If you are interested in blogging or want to promote your book, please contact E. B. Davis at writerswhokill@gmail.com.

Here are the upcoming WWK interviews for the month of July!

July 4th Christopher Huang, A Gentleman's Murder

July 11th V. M. Burns, The Plot Is Murder

July 18th Edith Maxwell (Maddie Day), Death Over Easy

July 25th Shari Randall, Against The Claw

Our July Saturday Guest Blogger Schedule: 7/7--Mary Feliz, 7/14--Annie Hogsett, 7/21--Margaret S. Hamilton, 7/28--Kait Carson.

Our special bloggers for the fifth Monday and Tuesday of July--Kaye George and Paula Gail Benson.

Please welcome two new members to WWK--Annette Dashofy, who will blog on alternative Sundays with Jim Jackson, and Nancy Eady, who will blog on every fourth Monday. Thanks for blogging with us Annette and Nancy!

Congratulations to our writers for the following publications:

Annette Dashofy's Uneasy Prey was released in March. It is the sixth Zoe Chambers Mystery. The seventh, Cry Wolf, will be released on September 18th. Look for E. B. Davis's interview with Annette on September 19th.

Carla Damron's quirky short story, "Subplot", was published in the Spring edition of The Offbeat Literary Journal. You can find it here: http://offbeat.msu.edu/volume-18-spring-2018/

Tina Whittle's sixth Tai Randolph mystery, Necessary Ends, debuts on April 3, 2018. Look for it here. Tina was nominated for a Derringer Award for her novelette, "Trouble Like A Freight Train Coming." We're all crossing our fingers for her.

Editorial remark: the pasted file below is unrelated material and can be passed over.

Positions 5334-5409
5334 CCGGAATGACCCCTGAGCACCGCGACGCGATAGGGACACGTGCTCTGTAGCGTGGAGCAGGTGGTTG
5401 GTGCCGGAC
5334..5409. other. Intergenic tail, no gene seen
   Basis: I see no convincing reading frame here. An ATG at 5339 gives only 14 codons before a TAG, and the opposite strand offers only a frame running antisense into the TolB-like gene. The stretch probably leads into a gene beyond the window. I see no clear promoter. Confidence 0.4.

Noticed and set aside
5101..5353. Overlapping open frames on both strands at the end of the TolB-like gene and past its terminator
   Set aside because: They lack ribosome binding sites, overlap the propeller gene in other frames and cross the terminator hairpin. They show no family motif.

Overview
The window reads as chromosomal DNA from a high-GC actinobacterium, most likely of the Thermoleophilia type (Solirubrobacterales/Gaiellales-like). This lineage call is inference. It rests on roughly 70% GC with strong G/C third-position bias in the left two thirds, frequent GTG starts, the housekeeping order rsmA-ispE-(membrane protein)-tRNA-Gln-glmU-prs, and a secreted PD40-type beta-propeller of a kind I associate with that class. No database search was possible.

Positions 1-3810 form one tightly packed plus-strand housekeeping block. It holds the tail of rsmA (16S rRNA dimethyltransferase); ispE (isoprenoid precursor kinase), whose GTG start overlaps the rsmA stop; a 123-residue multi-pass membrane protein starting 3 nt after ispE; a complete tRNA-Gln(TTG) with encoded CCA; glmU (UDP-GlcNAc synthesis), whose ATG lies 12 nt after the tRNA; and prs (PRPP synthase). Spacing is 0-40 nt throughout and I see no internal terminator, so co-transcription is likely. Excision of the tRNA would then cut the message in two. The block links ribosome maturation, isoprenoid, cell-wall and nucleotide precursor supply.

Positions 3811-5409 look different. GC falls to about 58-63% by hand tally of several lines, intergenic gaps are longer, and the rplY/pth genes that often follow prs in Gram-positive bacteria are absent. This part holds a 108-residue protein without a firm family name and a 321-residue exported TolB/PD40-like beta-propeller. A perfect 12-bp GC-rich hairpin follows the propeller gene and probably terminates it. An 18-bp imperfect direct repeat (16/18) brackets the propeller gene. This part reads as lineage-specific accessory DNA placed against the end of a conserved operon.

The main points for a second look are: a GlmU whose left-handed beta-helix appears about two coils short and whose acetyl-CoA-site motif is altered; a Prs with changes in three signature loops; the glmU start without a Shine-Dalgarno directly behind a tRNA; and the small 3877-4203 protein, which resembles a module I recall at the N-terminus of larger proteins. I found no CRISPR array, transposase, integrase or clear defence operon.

James M. Jackson's Empty Promises, the next in the Seamus McCree mystery series (5th), was published on April 3, 2018. Purchase links are here. He's working on Seamus McCree #6 (False Bottom)

Dark Sister, a poetry collection, is Linda Rodriguez's tenth published book. It's available for sale here:

Shari Randall's "Pets" will be included in Chesapeake Crimes: Fur, Feathers, and Felonies anthology, which will be published in 2018. In the same anthology "Rasputin," KM Rockwood's short story, will also be published. Her short story "Goldie" will be published in the Busted anthology, which will be released by Level Best Books on April 25th.

Shari Randall's second Lobster Shack Mystery, Against the Claw, will be available in July 31, 2018.


Friday, March 17, 2017

Blueprint for Murder by Roger Bax: A Review by Warren Bull

Blueprint for Murder by Roger Bax: A Review by Warren Bull

Image from velvetchainsaw.com

Published originally in 1948, Blueprint for Murder was written by Paul Winterton using the penname of Roger Bax. The author also wrote under the names Andrew Garve and Paul Somers. 
The novel starts with Arthur Cross trying to escape from a Russian offensive in World War II. Although he wears a German uniform, when Cross decides Germany is doomed he immediately tries to shed the uniform and assume the pose of having been a British prisoner of war held by the Germans. The author grabbed and held my interest by describing Cross moving alone at night, trying to avoid military forces, seeking food and water by any means possible. He also established that Cross would do anything, including robbery and murder, to stay alive.

Once back in his native England, Cross continues to act in ways that serve his interest at the expense of everyone. Learning he is a beneficiary of his uncle’s will, Cross begins to plot how to kill his uncle without getting caught.  The author’s depiction of Cross’ utterly cold-blooded planning is chilling.